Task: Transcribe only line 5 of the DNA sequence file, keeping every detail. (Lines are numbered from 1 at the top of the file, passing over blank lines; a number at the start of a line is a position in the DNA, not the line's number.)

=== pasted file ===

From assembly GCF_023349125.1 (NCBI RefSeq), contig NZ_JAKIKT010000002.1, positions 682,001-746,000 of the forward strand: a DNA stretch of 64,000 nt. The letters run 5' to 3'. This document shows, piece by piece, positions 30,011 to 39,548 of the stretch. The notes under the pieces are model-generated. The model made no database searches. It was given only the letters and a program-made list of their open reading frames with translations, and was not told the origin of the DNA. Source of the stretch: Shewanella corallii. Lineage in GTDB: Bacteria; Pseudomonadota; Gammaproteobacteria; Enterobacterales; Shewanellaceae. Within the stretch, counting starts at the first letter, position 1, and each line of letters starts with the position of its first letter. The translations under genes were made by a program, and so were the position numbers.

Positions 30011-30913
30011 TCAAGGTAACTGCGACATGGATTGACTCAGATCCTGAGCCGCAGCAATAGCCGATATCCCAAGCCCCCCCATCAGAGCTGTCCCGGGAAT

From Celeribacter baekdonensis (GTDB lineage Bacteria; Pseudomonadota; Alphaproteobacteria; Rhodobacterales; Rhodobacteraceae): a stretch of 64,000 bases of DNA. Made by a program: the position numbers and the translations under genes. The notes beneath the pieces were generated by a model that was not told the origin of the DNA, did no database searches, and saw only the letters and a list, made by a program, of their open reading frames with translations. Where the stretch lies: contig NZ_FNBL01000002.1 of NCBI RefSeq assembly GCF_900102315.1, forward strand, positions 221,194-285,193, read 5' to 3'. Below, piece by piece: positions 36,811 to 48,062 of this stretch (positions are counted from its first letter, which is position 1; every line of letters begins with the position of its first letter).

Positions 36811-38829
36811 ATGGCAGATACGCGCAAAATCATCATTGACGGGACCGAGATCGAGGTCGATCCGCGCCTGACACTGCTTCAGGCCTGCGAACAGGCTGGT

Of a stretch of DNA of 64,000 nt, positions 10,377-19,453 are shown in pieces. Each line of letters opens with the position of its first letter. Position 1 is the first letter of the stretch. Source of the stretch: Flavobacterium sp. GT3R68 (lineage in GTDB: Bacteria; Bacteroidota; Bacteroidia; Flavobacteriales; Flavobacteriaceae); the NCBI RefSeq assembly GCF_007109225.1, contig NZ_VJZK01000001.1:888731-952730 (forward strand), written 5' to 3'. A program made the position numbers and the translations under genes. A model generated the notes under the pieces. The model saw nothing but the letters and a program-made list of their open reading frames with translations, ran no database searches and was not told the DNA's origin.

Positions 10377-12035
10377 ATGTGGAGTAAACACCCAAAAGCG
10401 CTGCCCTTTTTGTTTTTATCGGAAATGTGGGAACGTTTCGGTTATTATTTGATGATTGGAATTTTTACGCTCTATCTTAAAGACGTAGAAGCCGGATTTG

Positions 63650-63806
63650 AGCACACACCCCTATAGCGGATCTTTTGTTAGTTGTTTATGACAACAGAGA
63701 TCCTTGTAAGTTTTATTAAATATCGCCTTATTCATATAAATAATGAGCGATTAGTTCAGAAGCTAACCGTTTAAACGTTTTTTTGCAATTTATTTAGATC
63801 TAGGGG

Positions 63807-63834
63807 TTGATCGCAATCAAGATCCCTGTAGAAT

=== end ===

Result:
Positions 36811-38829